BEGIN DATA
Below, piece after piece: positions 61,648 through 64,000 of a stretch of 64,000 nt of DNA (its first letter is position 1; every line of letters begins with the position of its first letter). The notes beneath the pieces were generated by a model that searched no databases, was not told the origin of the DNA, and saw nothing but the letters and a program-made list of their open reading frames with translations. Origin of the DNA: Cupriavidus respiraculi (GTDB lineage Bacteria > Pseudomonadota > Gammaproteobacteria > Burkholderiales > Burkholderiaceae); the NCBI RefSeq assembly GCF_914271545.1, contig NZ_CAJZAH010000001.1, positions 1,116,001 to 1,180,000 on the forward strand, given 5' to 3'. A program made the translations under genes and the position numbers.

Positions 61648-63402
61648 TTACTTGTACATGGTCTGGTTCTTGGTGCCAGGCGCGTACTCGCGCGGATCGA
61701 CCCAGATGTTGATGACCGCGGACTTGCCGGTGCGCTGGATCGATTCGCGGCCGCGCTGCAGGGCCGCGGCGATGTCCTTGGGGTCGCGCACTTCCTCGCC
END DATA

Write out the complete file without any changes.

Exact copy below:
Below, piece after piece: positions 61,648 through 64,000 of a stretch of 64,000 nt of DNA (its first letter is position 1; every line of letters begins with the position of its first letter). The notes beneath the pieces were generated by a model that searched no databases, was not told the origin of the DNA, and saw nothing but the letters and a program-made list of their open reading frames with translations. Origin of the DNA: Cupriavidus respiraculi (GTDB lineage Bacteria > Pseudomonadota > Gammaproteobacteria > Burkholderiales > Burkholderiaceae); the NCBI RefSeq assembly GCF_914271545.1, contig NZ_CAJZAH010000001.1, positions 1,116,001 to 1,180,000 on the forward strand, given 5' to 3'. A program made the translations under genes and the position numbers.

Positions 61648-63402
61648 TTACTTGTACATGGTCTGGTTCTTGGTGCCAGGCGCGTACTCGCGCGGATCGA
61701 CCCAGATGTTGATGACCGCGGACTTGCCGGTGCGCTGGATCGATTCGCGGCCGCGCTGCAGGGCCGCGGCGATGTCCTTGGGGTCGCGCACTTCCTCGCC